Christchurch, Epicentre of Tragedy
Three major events have occurred over the last decade that have changed who we are as New Zealanders: the Christchurch earthquakes, the mosque shootings and the Covid-19 pandemic. The fact that all three events affect Cantabrians directly, needs to be stated and acknowledged—Cantabrians have been at the epicentre of tragedy, loss and trauma.
In this edition of War Cry, you will read about the extraordinary and sacrificial nature of a representation of people who served, and still serve, the shattered community of Christchurch. The ten years since the February earthquake has given them a perspective that only time can bring, as they share with us about the trauma of the days, weeks, months and years following the earthquakes. They go on to refer to the change in the people of Christchurch to a more caring and community-minded people and the visibility of The Salvation Army as more than a helping hand, but a shoulder for many to lean on.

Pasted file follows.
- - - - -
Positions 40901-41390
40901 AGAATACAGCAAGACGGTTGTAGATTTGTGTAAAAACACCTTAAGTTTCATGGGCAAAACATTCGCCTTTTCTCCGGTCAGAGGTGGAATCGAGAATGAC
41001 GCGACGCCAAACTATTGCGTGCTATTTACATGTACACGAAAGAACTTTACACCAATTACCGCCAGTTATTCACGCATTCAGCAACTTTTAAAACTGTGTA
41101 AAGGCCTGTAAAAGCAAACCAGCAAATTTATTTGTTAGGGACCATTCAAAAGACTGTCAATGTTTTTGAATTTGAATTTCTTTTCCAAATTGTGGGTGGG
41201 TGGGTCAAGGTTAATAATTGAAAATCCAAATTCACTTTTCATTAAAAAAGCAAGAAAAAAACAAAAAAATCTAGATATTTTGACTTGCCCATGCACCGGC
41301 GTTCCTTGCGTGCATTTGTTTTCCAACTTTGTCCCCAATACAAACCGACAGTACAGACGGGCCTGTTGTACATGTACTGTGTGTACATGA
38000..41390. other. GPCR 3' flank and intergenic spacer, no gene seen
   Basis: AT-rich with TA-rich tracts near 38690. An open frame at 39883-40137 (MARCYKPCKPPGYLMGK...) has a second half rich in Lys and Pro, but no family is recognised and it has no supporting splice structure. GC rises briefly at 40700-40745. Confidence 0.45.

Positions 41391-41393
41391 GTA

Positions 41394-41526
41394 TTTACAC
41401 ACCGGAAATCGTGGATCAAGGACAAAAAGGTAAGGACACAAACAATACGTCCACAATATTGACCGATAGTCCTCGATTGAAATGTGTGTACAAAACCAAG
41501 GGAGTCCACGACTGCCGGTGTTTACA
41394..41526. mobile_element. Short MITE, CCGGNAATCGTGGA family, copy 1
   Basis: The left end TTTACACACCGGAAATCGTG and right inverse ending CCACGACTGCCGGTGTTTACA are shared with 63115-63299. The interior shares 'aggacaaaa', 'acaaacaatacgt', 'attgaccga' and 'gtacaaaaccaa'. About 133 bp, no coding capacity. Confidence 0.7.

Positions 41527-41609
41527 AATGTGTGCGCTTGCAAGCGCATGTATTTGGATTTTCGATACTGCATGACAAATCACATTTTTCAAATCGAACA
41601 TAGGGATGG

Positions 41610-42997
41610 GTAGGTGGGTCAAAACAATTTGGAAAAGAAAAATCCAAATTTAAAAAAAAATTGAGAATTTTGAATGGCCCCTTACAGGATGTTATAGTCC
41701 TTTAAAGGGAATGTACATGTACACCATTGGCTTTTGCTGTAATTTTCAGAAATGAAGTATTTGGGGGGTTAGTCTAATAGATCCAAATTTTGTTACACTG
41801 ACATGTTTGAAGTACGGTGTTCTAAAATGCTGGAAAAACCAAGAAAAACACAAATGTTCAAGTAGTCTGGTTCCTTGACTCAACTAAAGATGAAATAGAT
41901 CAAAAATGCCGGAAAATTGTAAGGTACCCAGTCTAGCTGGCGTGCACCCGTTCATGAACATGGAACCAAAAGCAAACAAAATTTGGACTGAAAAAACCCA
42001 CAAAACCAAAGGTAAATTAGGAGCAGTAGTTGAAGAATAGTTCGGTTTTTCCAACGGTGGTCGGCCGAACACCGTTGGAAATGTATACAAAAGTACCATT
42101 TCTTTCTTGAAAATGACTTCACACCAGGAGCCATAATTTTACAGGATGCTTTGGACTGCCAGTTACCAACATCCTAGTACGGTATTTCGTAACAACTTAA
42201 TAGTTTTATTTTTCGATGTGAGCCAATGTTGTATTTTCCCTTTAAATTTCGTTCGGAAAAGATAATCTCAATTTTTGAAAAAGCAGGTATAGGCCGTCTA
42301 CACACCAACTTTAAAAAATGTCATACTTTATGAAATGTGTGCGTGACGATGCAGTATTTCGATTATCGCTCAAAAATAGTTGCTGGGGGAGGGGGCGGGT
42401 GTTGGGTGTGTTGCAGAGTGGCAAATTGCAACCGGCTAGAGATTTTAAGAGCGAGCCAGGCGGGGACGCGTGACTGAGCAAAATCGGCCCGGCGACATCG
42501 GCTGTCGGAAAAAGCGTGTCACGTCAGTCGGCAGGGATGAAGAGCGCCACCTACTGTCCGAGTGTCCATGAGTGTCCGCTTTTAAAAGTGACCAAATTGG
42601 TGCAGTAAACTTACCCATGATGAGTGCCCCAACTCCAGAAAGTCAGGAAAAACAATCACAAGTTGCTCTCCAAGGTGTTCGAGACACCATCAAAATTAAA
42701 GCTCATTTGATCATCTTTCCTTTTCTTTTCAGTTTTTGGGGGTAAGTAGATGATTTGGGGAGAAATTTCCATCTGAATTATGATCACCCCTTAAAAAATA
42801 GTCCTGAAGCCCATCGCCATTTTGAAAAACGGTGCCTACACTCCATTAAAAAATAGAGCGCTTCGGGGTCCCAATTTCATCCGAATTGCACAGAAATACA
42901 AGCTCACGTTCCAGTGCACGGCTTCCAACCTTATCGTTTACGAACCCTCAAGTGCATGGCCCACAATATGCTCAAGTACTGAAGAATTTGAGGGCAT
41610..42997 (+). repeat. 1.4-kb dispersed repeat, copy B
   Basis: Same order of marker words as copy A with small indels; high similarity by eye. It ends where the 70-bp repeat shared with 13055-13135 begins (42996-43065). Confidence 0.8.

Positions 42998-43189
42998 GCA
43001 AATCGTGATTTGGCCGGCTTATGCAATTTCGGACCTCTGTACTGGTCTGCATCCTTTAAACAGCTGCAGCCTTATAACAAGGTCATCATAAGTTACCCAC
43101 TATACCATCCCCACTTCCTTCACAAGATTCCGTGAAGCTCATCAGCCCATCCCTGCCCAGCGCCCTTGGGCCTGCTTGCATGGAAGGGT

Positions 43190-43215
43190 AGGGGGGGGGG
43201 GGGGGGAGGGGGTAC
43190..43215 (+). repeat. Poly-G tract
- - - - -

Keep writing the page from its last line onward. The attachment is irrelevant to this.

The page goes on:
In keeping with this theme of tragedy, Major Barbara Sampson reminds us on page 20 that no matter what we face, it is prayer and our relationship with God that sustains and enables us to bring the light of Christ into each situation. She challenges us to ‘Just carry the questions’, as there are always unanswerable theological questions that follow on from tragedy.
It says in 1 Corinthians 13:12a: ‘For now we see through a glass, darkly…’ (KJV), so it will be on the other side of eternity that we will know and understand the answers to the questions we carry, but, in the meantime, let’s trust our God in times of tragedy and in times of recovery.
‘I am not afraid of storms for I am learning how to sail my ship.’
Amy March, from Little Women
Though the mountains be shaken and the hills be removed, yet my unfailing love for you will not be shaken nor my covenant of peace be removed, says the LORD, who has compassion on you.
Ko nga maunga hoki ka riro ke, ko nga pukepuke ka nekehia atu; tena ko toku aroha e kore e rereke i a koe, e kore ano e nekehia ketia te kawenata e mau ai taku rongo; e ai ta Ihowa e atawhai nei i a koe.